Deaths, robberies and fiascoes, the reality of post-covid concerts

The lifting of health restrictions unleashed a wave of concerts of all kinds and magnitude. In the last months of 2021 and the first of 2022 rock groups, popular music singers, ska performers, reggaeton and balladeers arrived in Colombia in an attempt to reconnect with live audiences.

In this way, the concerts have assumed for the audiences and the artists the face of a reactivation that is not restricted to the economy, a return to life after the rare months of confinement due to covid-19. “I am a man of tables, not only does my economy depend on concerts, but I already have an addiction, I could not live without playing on stage because it makes me very happy,” Argentine composer Fito Páez told Colprensa.

Live music is, according to Mario Vargas Llosa, one of the few rituals left to a society stripped of the beliefs of traditional religions.

However, things have not been a bed of roses. The recent death of Taylor Hawkins, the drummer of the band Foo Fighters, on the day of his presentation on the stage of the Estéreo Picnic festival, held in Bogotá from March 25 to 27, is the most recent link in a chain of setbacks, cancellations and deaths. The last time people saw Hawkins in action was five days earlier, at the closing ceremony of the Lollapalooza Festival in Buenos Aires.

The news of his death caused a stir among those attending the Estéreo Picnic and numerous members of the music industry. Inevitable turned out to remember the suicide of composer Kurt Cobain on April 5, 1994. The idea is not gratuitous: Dave Grohl, the founder and vocalist of Foo Fighters, was part of Nirvana, the group that made Cobain the emblem of generation X and grunge.

One of the first pop stars to react to Hawkins’ death was Miley Cyrus. In the middle of her presentation at Lollapalooza in Brazil, Cyrus recalled that Hawkins was the first person she called on the phone when she got off the plane struck by lightning on the trip from Colombia to Paraguay.

Cyrus appeared in Bogotá a few days before the date scheduled for the Foo Fighters concert. Even at her event, the singer – remembered for her leading role in the children’s series Hanna Montana – had to stop the concert, harassed by the ravages of jet lag and the height of the Colombian capital.

“I’ll be honest, I’m not feeling good right now, but I’m going to stay here as long as I can because I know how long you’ve been waiting for this show,” the actress told attendees. The fact of culminating the event produced admiration among her fans. Concerts require huge expenditures of energy and iron health from artists.

The month started badly

These two anecdotes confirmed the March accidents. The biggest was the commercial earthquake produced in Ibagué due to the total cancellation of the Jamming Festival. Jamming is a story in which the authorities will have to intervene to elucidate the collapse of the ambitious mega-concert.

The economy of the capital of Tolima suffered a setback due to the massive cancellation of hotel reservations and the food sales of small and medium-sized merchants that were stopped during the festival.

The circumstance escalated to the point where the local authorities had to organize shock plans to mitigate the negative consequences and the municipal council made the mayor of Ibagué Andrés Hurtado a political control debate.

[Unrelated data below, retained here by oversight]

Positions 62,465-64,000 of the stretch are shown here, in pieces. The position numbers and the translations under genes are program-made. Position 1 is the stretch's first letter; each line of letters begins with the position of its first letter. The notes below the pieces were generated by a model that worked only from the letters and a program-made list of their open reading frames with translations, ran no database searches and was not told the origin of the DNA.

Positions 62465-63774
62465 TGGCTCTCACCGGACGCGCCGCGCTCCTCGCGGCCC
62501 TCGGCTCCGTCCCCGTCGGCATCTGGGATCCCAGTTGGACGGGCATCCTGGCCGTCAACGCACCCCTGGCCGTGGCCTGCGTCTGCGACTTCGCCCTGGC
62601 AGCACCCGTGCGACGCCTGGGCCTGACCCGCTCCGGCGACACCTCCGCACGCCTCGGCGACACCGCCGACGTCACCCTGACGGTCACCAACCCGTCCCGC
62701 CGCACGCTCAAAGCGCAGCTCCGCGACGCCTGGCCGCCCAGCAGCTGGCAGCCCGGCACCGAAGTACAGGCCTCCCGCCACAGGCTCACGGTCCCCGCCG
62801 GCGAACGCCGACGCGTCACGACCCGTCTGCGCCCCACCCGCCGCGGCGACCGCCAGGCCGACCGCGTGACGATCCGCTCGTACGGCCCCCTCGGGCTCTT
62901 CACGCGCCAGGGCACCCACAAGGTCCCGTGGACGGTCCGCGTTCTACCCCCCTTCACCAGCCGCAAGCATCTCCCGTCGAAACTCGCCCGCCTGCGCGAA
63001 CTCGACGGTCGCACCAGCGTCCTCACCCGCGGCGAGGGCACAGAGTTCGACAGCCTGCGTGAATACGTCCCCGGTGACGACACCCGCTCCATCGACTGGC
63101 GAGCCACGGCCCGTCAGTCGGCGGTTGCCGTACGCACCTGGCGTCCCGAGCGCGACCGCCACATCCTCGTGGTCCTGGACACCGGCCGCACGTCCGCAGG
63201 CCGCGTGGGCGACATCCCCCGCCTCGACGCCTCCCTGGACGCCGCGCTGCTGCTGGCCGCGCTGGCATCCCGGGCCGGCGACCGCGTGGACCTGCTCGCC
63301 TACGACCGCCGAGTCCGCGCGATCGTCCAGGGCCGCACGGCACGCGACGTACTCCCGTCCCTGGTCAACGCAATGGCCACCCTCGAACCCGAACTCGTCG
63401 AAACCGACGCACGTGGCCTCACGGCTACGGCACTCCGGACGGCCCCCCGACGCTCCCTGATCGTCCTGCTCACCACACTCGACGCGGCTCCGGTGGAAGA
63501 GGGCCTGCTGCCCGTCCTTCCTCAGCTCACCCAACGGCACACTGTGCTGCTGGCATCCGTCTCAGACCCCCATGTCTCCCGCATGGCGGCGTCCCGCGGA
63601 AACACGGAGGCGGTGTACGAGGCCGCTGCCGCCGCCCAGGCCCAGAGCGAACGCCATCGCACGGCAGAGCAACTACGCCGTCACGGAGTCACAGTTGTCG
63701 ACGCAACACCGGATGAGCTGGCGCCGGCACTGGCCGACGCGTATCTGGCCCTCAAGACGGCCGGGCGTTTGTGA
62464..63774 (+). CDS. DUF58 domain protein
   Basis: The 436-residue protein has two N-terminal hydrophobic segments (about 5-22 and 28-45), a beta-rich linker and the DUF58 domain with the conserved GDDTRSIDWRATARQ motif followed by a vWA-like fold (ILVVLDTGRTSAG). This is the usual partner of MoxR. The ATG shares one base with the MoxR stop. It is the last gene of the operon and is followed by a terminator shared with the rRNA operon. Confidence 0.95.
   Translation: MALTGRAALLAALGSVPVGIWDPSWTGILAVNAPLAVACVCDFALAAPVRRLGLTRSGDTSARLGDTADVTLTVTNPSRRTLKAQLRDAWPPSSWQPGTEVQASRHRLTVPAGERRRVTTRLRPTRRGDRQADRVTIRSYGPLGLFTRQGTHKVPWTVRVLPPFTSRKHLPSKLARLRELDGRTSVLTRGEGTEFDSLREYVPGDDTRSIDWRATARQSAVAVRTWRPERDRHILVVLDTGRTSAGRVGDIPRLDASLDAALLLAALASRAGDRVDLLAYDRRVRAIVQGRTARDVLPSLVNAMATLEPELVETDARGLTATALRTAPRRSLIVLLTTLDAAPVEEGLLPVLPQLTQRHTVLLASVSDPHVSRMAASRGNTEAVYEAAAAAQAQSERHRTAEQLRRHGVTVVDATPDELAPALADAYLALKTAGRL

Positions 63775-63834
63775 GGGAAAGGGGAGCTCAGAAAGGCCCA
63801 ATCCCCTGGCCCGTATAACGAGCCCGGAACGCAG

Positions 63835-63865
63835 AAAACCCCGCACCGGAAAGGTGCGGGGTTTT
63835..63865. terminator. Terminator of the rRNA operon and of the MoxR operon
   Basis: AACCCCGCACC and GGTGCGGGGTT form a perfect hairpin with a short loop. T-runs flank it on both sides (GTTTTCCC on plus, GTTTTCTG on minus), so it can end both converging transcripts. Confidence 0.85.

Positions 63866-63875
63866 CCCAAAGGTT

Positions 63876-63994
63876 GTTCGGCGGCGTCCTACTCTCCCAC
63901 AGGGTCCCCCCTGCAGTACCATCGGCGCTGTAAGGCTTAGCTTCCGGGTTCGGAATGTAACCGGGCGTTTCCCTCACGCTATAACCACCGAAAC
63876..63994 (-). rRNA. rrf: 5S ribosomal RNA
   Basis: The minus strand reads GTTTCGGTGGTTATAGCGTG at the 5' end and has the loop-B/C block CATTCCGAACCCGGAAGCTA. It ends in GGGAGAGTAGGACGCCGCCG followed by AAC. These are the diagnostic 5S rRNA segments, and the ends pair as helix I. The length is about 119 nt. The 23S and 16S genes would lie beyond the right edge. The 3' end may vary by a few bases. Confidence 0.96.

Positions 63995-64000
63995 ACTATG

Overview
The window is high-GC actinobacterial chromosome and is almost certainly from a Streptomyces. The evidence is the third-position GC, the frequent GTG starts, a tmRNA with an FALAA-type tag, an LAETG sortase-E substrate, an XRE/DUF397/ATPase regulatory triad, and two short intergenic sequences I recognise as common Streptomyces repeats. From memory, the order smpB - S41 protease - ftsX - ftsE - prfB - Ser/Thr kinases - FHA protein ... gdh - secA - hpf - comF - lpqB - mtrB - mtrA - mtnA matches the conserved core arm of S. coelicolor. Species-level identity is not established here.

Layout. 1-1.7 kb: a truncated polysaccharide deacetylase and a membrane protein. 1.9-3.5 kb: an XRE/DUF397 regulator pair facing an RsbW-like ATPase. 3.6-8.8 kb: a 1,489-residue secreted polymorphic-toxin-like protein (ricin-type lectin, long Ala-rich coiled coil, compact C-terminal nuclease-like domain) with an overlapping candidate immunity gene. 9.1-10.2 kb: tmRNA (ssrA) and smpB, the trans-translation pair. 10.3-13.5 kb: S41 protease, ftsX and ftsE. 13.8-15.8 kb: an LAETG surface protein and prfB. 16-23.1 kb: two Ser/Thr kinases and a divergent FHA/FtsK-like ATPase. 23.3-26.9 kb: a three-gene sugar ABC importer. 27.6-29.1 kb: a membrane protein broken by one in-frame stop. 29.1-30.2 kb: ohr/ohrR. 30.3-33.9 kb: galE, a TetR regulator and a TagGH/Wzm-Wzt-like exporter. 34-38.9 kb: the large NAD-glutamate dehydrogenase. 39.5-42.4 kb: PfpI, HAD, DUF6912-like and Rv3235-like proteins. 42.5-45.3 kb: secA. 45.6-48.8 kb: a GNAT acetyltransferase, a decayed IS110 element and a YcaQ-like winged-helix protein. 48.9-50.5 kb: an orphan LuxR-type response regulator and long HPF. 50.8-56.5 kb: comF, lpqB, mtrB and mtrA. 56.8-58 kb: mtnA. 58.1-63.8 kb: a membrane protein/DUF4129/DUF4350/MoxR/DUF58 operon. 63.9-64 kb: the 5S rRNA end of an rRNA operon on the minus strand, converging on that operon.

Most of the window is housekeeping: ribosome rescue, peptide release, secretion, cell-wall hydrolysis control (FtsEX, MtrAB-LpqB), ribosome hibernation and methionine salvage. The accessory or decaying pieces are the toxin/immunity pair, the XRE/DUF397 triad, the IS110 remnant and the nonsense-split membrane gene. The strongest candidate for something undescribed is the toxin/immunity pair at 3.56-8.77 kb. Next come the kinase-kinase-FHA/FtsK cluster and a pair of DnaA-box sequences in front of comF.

Beyond this, many citizens were left with the intact desire to see and listen to groups and soloists of the stature of Black Eyed Peas, Bobby Cruz and Vicentico a few meters away. The money from the tickets will be refunded, the organization announced, although it has not yet said why they canceled it.

A history of loss

In addition to health issues and canceled schedules, the weak side of concerts is when they become a ticking time bomb.

It can be from poor logistical decisions or from the bursting of excess energy. The most recent case – this worldwide – occurred on November 5, 2021: a human stampede at the AstroWorld festival left nine dead and hundreds injured.

The event was organized by the American rapper Travis Scott in the city of Houston, Texas. The musician –known to his followers by the nickname of La Flame– was denounced by the victims and his relatives. Another bloody milestone in the chronology of concerts was the murder of a young Afro-descendant during a presentation by The Rolling Stones: it all happened on December 6, 1969, at the closing of the British group’s tour in the United States.

There are, of course, colorful anecdotes. The salseros of Medellín, for example, remember with smiles the transitory detention of the singer and trumpeter Willie Colón – along with his entire orchestra – after the cancellation in 1985 of his presentation at the Iván de Bedout covered coliseum. The musician from La Fania was accused of being responsible for violent incidents and fraud. The day closed with the balance of six injured and damage to the shop. Colón and his collaborators were released a few hours later.

Seven years later –in 1992–, Cali witnessed an incredible milestone: for the first and only time the legendary guitarist David Gilmour visited Colombia to play the main songs of Pink Floyd at the Pascual Guerrero stadium. Gilmour – Chucho Merchán has recounted in several interviews – did not charge a peso to come to the country. However, the recital was a complete failure: the mafia sabotaged the purchase of the tickets for the most unusual reason: the next day, on the same stage, América de Cali was playing.

At the end of the matter, the concerts are moments that combine tribal roots with technological advances and market strategies. And people enjoy it, but they are not exempt from accidents, from moments that remain in history, often sad.

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Deaths, robberies and fiascoes, the reality of post-covid concerts